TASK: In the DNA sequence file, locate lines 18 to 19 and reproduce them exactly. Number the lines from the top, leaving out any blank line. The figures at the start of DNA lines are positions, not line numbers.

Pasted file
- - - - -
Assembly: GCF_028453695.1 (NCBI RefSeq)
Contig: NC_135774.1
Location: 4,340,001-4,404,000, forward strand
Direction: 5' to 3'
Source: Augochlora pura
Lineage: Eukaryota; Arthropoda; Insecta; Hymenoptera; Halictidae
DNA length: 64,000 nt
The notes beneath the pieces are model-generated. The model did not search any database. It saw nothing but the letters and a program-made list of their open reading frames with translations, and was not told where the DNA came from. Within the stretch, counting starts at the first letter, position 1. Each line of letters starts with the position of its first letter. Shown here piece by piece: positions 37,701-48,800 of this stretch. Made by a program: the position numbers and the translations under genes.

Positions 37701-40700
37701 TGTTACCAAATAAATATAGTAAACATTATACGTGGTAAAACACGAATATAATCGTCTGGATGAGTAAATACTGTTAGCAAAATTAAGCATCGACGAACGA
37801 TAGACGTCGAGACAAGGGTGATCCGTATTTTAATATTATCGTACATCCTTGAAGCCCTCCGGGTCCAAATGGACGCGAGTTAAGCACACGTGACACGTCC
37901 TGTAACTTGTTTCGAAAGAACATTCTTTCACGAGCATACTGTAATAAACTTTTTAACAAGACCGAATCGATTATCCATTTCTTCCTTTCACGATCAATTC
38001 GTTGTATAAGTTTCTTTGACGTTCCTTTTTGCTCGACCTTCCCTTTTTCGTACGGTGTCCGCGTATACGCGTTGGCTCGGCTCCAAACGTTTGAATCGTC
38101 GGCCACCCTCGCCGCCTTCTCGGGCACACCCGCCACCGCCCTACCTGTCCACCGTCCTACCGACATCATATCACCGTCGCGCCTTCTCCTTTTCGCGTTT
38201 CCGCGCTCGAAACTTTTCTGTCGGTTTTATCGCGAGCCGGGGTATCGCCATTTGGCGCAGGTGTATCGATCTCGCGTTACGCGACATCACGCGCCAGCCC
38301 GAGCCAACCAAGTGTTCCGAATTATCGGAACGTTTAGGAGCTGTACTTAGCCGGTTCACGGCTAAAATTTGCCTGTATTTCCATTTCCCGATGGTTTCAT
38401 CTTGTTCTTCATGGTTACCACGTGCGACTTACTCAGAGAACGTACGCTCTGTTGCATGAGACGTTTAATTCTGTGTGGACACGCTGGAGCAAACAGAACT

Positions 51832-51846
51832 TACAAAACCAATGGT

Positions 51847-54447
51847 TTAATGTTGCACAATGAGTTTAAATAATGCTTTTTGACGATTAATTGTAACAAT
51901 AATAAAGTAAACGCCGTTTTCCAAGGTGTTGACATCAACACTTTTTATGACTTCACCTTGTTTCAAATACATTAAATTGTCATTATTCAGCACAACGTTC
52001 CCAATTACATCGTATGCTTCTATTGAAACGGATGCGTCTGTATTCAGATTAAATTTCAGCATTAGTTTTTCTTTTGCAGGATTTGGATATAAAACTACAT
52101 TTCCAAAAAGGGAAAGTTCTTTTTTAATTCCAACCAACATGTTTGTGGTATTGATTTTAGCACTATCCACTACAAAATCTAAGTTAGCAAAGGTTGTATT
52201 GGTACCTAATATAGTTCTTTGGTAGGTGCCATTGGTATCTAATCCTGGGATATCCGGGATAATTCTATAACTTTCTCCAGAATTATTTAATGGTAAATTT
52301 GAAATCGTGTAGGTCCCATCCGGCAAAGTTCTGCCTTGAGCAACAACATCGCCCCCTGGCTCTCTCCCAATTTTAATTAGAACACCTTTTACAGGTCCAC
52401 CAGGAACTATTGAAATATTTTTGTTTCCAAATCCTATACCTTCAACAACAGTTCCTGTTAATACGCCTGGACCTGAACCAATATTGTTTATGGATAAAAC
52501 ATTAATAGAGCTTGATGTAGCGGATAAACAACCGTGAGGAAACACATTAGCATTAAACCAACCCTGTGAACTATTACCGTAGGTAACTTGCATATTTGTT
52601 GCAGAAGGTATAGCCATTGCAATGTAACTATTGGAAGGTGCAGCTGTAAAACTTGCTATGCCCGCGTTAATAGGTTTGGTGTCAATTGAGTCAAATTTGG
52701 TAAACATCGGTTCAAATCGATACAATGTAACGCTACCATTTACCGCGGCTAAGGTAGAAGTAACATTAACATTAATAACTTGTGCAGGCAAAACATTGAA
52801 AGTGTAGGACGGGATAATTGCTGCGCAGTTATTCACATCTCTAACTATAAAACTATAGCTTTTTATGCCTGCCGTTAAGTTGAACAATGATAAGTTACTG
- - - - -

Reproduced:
Positions 51832-51846
51832 TACAAAACCAATGGT